Blood

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BLOOD, kindred. This word, in the law sense, is used to signify relationship, stock, or family; as, of the blood of the ancestor. 1 Roper on Leg. 103; 1 Supp. to Ves. jr. 365. In a more extended sense, it means kindred generally. Bac. Max. Reg. 18.
     2. Brothers and sisters are said to be of the whole blood, (q. v.) if they have the same father and mother of the half blood, (q. v.) if they have only one parent in common. 5 Whart. Rep. 477.

References in periodicals archive ?
EU-wide surveillance will monitor blood labelling and traceability regimes, and staff directly involved in the handling and distribution of human blood will have to be trained according to common EU standards.
What's more, fake blood is free of HIV, hepatitis, and other harmful viruses that infect the stockpile of donated human blood. No wonder the stakes are so high to get the fake red stuff right.
Lead scientist Dr George Daley, from Boston Children's Hospital in the US, said: "We're tantalisingly close to generating bona fide human blood stem cells in a dish."
This time, the team used its method to grow retina-like tissue from iPS cells derived from human blood gathered via standard blood draw techniques.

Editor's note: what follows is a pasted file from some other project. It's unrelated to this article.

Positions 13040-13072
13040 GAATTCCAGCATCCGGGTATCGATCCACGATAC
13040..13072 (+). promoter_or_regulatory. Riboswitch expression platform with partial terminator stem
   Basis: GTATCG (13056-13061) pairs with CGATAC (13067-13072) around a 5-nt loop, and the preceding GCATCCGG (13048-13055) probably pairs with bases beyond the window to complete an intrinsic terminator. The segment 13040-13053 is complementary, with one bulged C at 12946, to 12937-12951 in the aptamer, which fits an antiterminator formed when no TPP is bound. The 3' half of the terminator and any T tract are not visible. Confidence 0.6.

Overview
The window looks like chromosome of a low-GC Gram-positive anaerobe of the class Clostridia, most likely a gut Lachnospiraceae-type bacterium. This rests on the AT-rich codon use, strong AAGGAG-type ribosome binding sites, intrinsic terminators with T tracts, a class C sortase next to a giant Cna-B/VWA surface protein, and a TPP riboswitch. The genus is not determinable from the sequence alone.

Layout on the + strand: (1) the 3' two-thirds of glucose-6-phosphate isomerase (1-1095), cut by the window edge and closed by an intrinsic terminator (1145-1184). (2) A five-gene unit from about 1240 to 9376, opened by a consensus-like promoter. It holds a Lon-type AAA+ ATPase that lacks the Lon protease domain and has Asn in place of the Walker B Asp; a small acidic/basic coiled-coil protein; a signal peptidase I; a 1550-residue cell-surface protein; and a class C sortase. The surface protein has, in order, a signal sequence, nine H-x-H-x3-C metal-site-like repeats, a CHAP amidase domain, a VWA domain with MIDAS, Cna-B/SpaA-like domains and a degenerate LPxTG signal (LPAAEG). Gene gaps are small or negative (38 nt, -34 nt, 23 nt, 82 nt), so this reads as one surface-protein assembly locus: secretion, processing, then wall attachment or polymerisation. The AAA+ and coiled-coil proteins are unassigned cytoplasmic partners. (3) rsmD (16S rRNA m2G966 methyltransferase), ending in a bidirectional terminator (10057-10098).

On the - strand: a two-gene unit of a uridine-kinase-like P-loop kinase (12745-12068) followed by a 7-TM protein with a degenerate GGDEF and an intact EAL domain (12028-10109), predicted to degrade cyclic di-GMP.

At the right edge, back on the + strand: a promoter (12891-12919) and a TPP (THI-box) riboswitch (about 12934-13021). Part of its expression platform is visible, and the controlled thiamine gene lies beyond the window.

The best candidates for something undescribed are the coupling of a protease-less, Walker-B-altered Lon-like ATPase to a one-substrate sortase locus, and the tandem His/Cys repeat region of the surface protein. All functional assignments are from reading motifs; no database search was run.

Aventis Behring is dedicated to the research and development of proteins from human blood plasma and emerging technologies.
The draft EU Directive on medical devices incorporating human blood and plasma derivatives could be approaching finalisation.
And a third is a vasodilator, which causes human blood vessels to open.
NAWABSHAH -- Appealing for generous blood donation for Thalassemia patients, deputy Commissioner Shaheed Benazirabad Mohammad Nouman Siddique said that there is no alternate of human blood and a human can only help other human being.
Washington, June 8 (ANI): Temple University researcher has discovered that human blood can be made thin by subjecting it to a magnetic field, thereby reducing the risk of damaging blood vessels and heart attacks.
The authors also point out that the still prevalent but small risk of transmission of bloodborne pathogens (i.e., HIV) has served as one stimulus to develop a synthetic substitute for human blood, and more specifically for a red blood cell (RBC) substitute.
In the Health Research Board-funded study, Dr Steve Kerrigan and his team are investigating how oral bacteria stick to human blood platelets, causing them to clot or clump together inside blood vessels.